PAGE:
To want husband to not want to make me sad
ThunderThunder · 24/04/2021 21:53
Husband has had mood swings over the last 3 years. Lows can last for a couple of hours or a couple of days.
He refuses to see a doctor which is obviously an issue, but my aibu is a narrower point.
When he has a low mood he basically ignores me. Shrugs his shoulders, one word answers. Happened most recently on a day out with DC (too young to understand), but happens a few times a month.
Today I said how much the way he treats me like this really hurts and upsets me. Leaves me feeling confused and unable to look forward to doing things with him. He said I need to show some emotional intelligence and leave him alone.
I asked if he understood that it really upset me. He said yes. I asked if he wanted to do anything about that. He said he wouldn’t answer that and I was now trying to bully him.
All I wanted to hear was that he cared. He doesn’t though, does he?
AIBU to think his answer should have been of course I want to do something about it (even if actually doing something isn’t going to be easy - I suspect he has depression and appreciate you can’t snap out of it).
makinganavalon · 24/04/2021 21:58
It sounds like he may well have depression. Maybe the real issue here is that he doesn't have enough respect for himself or you to ask for help and go to see a doctor.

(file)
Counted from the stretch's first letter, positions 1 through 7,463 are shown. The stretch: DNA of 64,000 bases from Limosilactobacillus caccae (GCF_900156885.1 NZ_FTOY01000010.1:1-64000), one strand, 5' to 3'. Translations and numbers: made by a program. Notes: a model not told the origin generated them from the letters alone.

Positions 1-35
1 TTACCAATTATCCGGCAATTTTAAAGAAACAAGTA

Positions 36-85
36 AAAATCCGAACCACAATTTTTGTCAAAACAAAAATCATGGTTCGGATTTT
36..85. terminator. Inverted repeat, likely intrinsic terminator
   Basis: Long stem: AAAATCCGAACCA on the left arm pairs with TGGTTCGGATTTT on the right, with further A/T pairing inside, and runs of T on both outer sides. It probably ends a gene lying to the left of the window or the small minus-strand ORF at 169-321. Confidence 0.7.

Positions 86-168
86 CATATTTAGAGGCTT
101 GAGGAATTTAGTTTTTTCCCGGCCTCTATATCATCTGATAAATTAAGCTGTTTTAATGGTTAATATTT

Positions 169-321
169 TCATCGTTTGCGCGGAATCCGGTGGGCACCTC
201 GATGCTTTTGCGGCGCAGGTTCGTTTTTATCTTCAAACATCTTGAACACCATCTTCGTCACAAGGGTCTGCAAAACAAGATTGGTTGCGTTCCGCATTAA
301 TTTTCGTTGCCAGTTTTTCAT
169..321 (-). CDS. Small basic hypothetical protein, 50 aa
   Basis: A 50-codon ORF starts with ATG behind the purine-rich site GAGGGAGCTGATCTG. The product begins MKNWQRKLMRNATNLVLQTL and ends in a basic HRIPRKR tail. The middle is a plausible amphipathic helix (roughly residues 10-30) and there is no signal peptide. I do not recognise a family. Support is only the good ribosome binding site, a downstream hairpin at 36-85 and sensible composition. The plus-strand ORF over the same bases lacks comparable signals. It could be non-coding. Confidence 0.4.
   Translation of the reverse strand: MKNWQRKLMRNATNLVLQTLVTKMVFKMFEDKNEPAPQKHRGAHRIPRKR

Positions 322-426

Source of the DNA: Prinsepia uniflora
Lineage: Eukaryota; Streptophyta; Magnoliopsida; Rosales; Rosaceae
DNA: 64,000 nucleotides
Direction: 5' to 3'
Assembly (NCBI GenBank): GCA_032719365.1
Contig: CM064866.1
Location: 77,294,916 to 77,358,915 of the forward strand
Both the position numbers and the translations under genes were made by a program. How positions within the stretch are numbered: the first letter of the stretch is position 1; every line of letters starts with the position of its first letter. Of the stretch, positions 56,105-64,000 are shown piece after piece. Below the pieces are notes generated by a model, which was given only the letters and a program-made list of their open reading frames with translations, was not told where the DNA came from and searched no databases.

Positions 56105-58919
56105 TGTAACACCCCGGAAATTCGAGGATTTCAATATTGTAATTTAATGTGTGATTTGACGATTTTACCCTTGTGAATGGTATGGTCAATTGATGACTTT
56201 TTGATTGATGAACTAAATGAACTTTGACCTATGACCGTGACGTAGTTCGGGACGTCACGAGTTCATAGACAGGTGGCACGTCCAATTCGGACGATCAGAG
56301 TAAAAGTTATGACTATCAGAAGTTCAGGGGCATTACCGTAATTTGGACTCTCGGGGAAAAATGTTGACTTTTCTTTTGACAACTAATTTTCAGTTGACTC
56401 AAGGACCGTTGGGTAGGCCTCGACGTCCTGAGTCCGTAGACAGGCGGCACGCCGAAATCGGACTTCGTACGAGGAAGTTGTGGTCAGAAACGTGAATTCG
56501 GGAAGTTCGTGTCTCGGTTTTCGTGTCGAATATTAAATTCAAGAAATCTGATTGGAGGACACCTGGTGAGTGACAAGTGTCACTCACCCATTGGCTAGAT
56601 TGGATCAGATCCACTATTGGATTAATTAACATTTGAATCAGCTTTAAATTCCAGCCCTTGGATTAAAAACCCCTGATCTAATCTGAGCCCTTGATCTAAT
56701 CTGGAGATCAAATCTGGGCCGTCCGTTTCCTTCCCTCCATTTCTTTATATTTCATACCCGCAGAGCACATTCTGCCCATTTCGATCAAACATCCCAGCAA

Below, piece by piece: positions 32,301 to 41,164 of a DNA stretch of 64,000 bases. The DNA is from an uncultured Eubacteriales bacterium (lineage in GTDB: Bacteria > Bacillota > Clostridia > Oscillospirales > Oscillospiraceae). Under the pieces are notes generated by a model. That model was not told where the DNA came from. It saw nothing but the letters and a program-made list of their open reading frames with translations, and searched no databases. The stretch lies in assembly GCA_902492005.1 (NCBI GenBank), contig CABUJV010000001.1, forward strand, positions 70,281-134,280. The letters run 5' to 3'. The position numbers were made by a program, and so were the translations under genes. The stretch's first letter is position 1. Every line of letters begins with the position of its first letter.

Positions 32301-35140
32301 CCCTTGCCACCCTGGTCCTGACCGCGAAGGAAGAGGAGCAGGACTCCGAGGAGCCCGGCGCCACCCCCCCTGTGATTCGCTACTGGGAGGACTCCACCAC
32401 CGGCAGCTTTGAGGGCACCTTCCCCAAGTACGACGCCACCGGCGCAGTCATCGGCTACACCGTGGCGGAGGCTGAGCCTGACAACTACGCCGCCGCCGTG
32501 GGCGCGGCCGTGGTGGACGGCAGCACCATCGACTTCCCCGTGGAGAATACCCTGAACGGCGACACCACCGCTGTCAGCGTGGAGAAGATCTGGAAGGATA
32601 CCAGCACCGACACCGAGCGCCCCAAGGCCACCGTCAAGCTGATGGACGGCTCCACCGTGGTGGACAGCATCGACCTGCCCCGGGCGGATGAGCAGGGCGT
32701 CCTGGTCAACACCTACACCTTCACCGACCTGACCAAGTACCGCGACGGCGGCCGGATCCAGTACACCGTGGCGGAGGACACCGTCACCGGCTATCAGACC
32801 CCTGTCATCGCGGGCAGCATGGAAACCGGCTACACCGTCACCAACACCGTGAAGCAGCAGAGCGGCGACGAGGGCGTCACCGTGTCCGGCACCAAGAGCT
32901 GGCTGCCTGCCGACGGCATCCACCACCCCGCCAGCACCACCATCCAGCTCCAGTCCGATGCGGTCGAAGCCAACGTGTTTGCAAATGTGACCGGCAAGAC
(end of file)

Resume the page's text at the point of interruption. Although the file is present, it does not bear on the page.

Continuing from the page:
That would be a step in the right direction showing that he cared.
If it is depression I really feel for the both of you as I've been on both sides and it's hard. I hope that he can see that although he won't be able to snap out of it if it is depression but he owes it to you (and himself although this is more about you) to get some help.
Sarahlou63 · 24/04/2021 22:12
I can understand if he feels that dealing with your emotions in addition to his depression is too much for him to cope with - how can he care for you if he can't care for himself? You need to decide if you need to disentangle yourself from him, otherwise he will drag you down with him. Can you take care of your DC independently if necessary? (Financial/housing).
Sarahlou63 · 24/04/2021 22:23
You might find it useful to talk to a counsellor to figure out how to be emotionally independent. You are not responsible for his mental health - although (of course) you should encourage him to seek help - but you need to accept that he will only change when change is preferable to staying the same. This might happen too late for your relationship.
ThunderThunder · 24/04/2021 22:26
I think your point about being emotionally independent is a good one. I used to get very frustrated and would sometimes snap at him when this happens and it would ruin my day. I’m getting better at not doing that but i’m not sure what’s left of our relationship
Sarahlou63 · 24/04/2021 22:43
Being more resilient yourself can only be good both for you and your children. Maybe (only maybe) if your husband sees this he will either feel under less pressure to emotionally support you and will be able to work his feeling out OR he will realise what he stands to lose and will seek professional help.
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